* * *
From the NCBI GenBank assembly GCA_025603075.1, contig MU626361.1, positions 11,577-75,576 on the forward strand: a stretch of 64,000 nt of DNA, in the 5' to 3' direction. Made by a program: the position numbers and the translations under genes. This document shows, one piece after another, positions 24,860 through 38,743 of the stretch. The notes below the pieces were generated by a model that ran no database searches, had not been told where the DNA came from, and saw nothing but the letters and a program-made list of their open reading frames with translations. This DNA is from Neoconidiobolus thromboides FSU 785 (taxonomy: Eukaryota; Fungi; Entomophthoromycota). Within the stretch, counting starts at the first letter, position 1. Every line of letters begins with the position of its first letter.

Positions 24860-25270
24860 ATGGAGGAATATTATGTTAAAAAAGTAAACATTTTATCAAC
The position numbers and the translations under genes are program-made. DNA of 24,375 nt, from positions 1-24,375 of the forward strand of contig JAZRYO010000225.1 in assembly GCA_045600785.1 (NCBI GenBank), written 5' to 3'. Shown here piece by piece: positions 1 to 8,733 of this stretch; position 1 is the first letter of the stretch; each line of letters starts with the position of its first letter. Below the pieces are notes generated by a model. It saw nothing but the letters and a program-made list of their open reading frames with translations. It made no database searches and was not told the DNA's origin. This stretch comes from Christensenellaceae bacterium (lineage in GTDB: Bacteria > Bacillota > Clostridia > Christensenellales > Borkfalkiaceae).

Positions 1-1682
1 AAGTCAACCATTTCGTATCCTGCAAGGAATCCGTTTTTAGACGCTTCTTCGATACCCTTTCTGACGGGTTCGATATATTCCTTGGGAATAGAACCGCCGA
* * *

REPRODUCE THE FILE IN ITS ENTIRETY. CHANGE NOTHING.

From the NCBI GenBank assembly GCA_025603075.1, contig MU626361.1, positions 11,577-75,576 on the forward strand: a stretch of 64,000 nt of DNA, in the 5' to 3' direction. Made by a program: the position numbers and the translations under genes. This document shows, one piece after another, positions 24,860 through 38,743 of the stretch. The notes below the pieces were generated by a model that ran no database searches, had not been told where the DNA came from, and saw nothing but the letters and a program-made list of their open reading frames with translations. This DNA is from Neoconidiobolus thromboides FSU 785 (taxonomy: Eukaryota; Fungi; Entomophthoromycota). Within the stretch, counting starts at the first letter, position 1. Every line of letters begins with the position of its first letter.

Positions 24860-25270
24860 ATGGAGGAATATTATGTTAAAAAAGTAAACATTTTATCAAC
The position numbers and the translations under genes are program-made. DNA of 24,375 nt, from positions 1-24,375 of the forward strand of contig JAZRYO010000225.1 in assembly GCA_045600785.1 (NCBI GenBank), written 5' to 3'. Shown here piece by piece: positions 1 to 8,733 of this stretch; position 1 is the first letter of the stretch; each line of letters starts with the position of its first letter. Below the pieces are notes generated by a model. It saw nothing but the letters and a program-made list of their open reading frames with translations. It made no database searches and was not told the DNA's origin. This stretch comes from Christensenellaceae bacterium (lineage in GTDB: Bacteria > Bacillota > Clostridia > Christensenellales > Borkfalkiaceae).

Positions 1-1682
1 AAGTCAACCATTTCGTATCCTGCAAGGAATCCGTTTTTAGACGCTTCTTCGATACCCTTTCTGACGGGTTCGATATATTCCTTGGGAATAGAACCGCCGA